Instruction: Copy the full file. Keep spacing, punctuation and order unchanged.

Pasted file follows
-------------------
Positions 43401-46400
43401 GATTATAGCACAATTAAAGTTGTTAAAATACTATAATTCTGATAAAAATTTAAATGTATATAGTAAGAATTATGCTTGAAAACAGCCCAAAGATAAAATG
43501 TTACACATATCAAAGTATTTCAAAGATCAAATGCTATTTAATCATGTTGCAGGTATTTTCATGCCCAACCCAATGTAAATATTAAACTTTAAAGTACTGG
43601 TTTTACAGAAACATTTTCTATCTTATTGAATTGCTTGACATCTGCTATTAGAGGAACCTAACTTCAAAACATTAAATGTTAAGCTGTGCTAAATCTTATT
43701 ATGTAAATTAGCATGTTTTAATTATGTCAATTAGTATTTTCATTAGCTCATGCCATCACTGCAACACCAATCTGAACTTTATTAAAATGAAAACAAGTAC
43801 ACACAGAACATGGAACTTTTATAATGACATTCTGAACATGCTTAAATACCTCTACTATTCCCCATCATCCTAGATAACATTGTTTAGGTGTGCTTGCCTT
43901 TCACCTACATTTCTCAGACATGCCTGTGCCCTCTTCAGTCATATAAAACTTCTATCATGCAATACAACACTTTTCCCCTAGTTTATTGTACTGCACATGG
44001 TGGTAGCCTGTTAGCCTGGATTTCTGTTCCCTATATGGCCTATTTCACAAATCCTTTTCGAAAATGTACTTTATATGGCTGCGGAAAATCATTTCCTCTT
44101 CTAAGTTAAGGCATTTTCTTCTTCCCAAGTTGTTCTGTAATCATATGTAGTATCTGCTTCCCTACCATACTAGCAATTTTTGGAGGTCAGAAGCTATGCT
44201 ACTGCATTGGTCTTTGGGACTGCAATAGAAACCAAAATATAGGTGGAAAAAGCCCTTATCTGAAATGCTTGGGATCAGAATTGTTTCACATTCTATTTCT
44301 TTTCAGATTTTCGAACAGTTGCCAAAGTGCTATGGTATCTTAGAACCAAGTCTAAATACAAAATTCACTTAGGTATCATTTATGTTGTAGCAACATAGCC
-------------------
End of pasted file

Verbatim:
Positions 43401-46400
43401 GATTATAGCACAATTAAAGTTGTTAAAATACTATAATTCTGATAAAAATTTAAATGTATATAGTAAGAATTATGCTTGAAAACAGCCCAAAGATAAAATG
43501 TTACACATATCAAAGTATTTCAAAGATCAAATGCTATTTAATCATGTTGCAGGTATTTTCATGCCCAACCCAATGTAAATATTAAACTTTAAAGTACTGG
43601 TTTTACAGAAACATTTTCTATCTTATTGAATTGCTTGACATCTGCTATTAGAGGAACCTAACTTCAAAACATTAAATGTTAAGCTGTGCTAAATCTTATT
43701 ATGTAAATTAGCATGTTTTAATTATGTCAATTAGTATTTTCATTAGCTCATGCCATCACTGCAACACCAATCTGAACTTTATTAAAATGAAAACAAGTAC
43801 ACACAGAACATGGAACTTTTATAATGACATTCTGAACATGCTTAAATACCTCTACTATTCCCCATCATCCTAGATAACATTGTTTAGGTGTGCTTGCCTT
43901 TCACCTACATTTCTCAGACATGCCTGTGCCCTCTTCAGTCATATAAAACTTCTATCATGCAATACAACACTTTTCCCCTAGTTTATTGTACTGCACATGG
44001 TGGTAGCCTGTTAGCCTGGATTTCTGTTCCCTATATGGCCTATTTCACAAATCCTTTTCGAAAATGTACTTTATATGGCTGCGGAAAATCATTTCCTCTT
44101 CTAAGTTAAGGCATTTTCTTCTTCCCAAGTTGTTCTGTAATCATATGTAGTATCTGCTTCCCTACCATACTAGCAATTTTTGGAGGTCAGAAGCTATGCT
44201 ACTGCATTGGTCTTTGGGACTGCAATAGAAACCAAAATATAGGTGGAAAAAGCCCTTATCTGAAATGCTTGGGATCAGAATTGTTTCACATTCTATTTCT
44301 TTTCAGATTTTCGAACAGTTGCCAAAGTGCTATGGTATCTTAGAACCAAGTCTAAATACAAAATTCACTTAGGTATCATTTATGTTGTAGCAACATAGCC